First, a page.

[News Analysis] Conservative leaders resign after election debacle

By Jo He-rim

Conservative politics rattled by crushing defeat in local elections

Published : Jun 14, 2018 - 17:13
Updated : Jun 14, 2018 - 18:12

Chairman Hong Joon-pyo of the main opposition Liberty Korea Party and Yoo Seong-min, co-chairman of the center-right minor opposition Bareunmirae Party, resigned from their positions Thursday, taking responsibility for their crushing defeat in the local elections and parliamentary by-elections.

The ruling Democratic Party of Korea garnered sweeping victories in most regions, winning 14 out of the 17 mayoral and gubernatorial posts. The Liberty Korea Party only managed to grab two posts, in the conservative strongholds Daegu and North Gyeongsang Province. In the by-elections, the ruling party won 11 of 12 parliamentary seats.

Hong Joon-pyo, the chairman of the main opposition Liberty Korea Party announces his resignation at a party meeting on Thursday. (Yonhap)


“We completely failed and the entire country has been passed (to the ruling party). Everything is my fault and every liability lies with me,” Hong said at a party meeting Thursday. “I respect the decision of the voters. I will step down from my chairman position today.”

Rep. Yoo of the Bareunmirae Party also said that he accepts the results of the elections.

“I put my best effort to sow the seeds for new, reformed conservative politics. But I believe my work fell short of the people’s expectations. I will take some time to re-examine ourselves and continue to strive to revive the collapsed conservatives,” Yoo said. His party, which was established by defectors from the Liberty Korea Party, failed to take even one seat among all the contested seats.

Regarding Wednesday’s results, experts said it was a total loss for conservatives in the country, adding that if they do not come up with sincere measures, the damage may be “irreparable.”

One of the biggest reasons behind the failure, they said, was that the conservative party was perceived as an “interest group” rather than a political representative of the people.

“Regardless of the agenda, the conservative party strongly clashed with the ruling party and the government, and the series of events highlighted the party’s reputation as an interest group, not a political representative of the people,” Shin Yul, a political science professor at Myongji University, told The Korea Herald.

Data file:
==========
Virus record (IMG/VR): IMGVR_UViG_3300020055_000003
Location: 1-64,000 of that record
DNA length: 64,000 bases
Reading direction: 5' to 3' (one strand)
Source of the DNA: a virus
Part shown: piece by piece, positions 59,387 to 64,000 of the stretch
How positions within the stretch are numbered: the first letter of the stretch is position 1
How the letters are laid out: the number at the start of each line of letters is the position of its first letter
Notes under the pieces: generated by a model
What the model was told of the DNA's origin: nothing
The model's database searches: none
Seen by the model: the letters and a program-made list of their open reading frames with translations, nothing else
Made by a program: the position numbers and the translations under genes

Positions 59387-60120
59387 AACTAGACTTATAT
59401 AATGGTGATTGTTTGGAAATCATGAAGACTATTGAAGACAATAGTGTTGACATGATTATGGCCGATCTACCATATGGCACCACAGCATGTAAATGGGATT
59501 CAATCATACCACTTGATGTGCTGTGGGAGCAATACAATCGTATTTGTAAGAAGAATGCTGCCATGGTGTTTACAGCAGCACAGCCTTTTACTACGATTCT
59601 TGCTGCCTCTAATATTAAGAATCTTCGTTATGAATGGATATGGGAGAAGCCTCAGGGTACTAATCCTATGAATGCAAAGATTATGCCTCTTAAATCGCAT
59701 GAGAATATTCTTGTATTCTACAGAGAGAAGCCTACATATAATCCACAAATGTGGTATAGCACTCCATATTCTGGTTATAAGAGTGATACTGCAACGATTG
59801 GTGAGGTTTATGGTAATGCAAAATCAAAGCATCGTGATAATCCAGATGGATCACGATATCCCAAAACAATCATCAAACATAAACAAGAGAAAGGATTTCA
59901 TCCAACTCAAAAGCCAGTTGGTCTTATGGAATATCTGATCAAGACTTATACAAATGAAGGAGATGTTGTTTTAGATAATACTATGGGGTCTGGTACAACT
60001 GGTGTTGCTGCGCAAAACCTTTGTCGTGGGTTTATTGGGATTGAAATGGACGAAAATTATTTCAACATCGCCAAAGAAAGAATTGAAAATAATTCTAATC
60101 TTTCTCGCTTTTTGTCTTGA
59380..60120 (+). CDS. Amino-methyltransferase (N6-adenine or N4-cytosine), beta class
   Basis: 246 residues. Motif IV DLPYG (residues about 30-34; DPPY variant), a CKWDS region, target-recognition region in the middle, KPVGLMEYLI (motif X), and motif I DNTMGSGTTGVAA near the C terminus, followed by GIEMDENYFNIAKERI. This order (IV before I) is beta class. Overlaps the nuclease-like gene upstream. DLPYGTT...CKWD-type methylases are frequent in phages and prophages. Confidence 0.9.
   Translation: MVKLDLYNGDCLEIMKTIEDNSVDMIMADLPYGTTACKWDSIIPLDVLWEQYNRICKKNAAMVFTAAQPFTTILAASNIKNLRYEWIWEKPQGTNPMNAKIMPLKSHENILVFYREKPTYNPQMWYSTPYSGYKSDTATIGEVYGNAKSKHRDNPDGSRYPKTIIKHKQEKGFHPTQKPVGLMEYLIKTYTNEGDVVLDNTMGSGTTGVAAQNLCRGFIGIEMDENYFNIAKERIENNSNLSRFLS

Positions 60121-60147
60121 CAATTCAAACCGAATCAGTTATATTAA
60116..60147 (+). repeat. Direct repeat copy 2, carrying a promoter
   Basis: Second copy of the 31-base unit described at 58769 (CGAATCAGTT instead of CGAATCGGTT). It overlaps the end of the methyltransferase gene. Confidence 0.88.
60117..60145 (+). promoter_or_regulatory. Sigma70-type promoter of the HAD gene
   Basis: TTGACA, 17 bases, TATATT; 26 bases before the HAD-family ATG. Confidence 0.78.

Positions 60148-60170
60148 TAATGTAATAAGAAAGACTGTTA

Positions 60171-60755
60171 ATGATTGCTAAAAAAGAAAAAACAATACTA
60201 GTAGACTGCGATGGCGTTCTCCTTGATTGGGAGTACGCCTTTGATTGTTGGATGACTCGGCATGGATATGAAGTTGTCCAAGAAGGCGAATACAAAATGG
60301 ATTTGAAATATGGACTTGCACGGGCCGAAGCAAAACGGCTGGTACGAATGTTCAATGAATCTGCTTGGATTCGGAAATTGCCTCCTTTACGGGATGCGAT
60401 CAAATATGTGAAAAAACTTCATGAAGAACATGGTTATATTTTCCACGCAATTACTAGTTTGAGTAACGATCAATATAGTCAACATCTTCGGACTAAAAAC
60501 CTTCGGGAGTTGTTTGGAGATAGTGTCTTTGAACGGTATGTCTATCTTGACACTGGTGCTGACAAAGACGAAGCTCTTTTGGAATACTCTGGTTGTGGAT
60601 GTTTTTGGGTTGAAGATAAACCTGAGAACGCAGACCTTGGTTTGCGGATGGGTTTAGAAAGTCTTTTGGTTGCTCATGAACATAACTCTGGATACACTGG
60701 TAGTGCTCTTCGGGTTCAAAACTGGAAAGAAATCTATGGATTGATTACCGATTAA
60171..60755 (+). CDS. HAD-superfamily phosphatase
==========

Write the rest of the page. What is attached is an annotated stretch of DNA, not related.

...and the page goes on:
Since President Moon Jae-in took office in May 2017, the main opposition party has been opposing government plans, from its appointment of the Cabinet and the government’s drive to amend the Constitution this year, to the efforts to engage North Korea, which have been generally hailed as a remarkable feat by the public.

While it may be the role of opposition parties to keep the government in check, the party’s hard-line stance ran against the general public sentiment, and that attitude gave people the impression that it was opposing the government for the sake of opposition, Shin explained.

The powerful conservative block was first fractured when a corruption scandal involving conservative President Park Geun-hye ended with her removal from office in March last year.

The impeachment of Park was not traumatic enough to actually change the political ideologies of the people, Shin said. How the Liberty Korea Party dealt with the situation subsequently turned so-called “shy conservative” voters -- who would not publicly reveal their political stances -- to “angry conservatives” who refused to vote for the failed political faction, he explained.

“It is the end of the conservative party. For a revival, they should choose to ‘die’ and start everything from the beginning. Resignation of the leadership and rebranding the name of the party will not save them,” Shin said. “I think the party should dissolve and all the lawmakers should stay as independents.”

The scenario may sound extreme, but how the liberals swept the elections is also unprecedented, and therefore such exceptional measures will be the only way for a real breakthrough for the conservatives, he added.

Jun Kye-wan, a political commentator, also explained that the old mindsets of conservative politics are based on elitism and nationalism, which hinder the conservatives from coming up with realistic conservative policies.

“The conservatives earned their authority from the old dictatorship government a long time ago. The voters’ decision on Wednesday is the judgment against the conservatives for thinking that just a few at the top could teach and enlighten the people,” Jun said.

As for ways for the Liberty Korea Party to be revived, experts say that strategic political moves are not solutions.

“The Liberty Korea Party should come up with a new policy frame that can compete with the Moon administration’s big policies, especially in North Korea policies,” said Yoon Pyeong-joong, a professor of political philosophy at Hanshin University.

“The conservative party still claims that South Korea should absorb the North in unification. It is just too difficult for them to admit the North as another state. But it is not the Cold War era anymore, and they have to now read the trends,” Yoon said. “As conservatives, they should bring policies that fit the reality and persuade the people.”

By Jo He-rim (herim@heraldcorp.com)

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The Korea Herald by Herald Corporation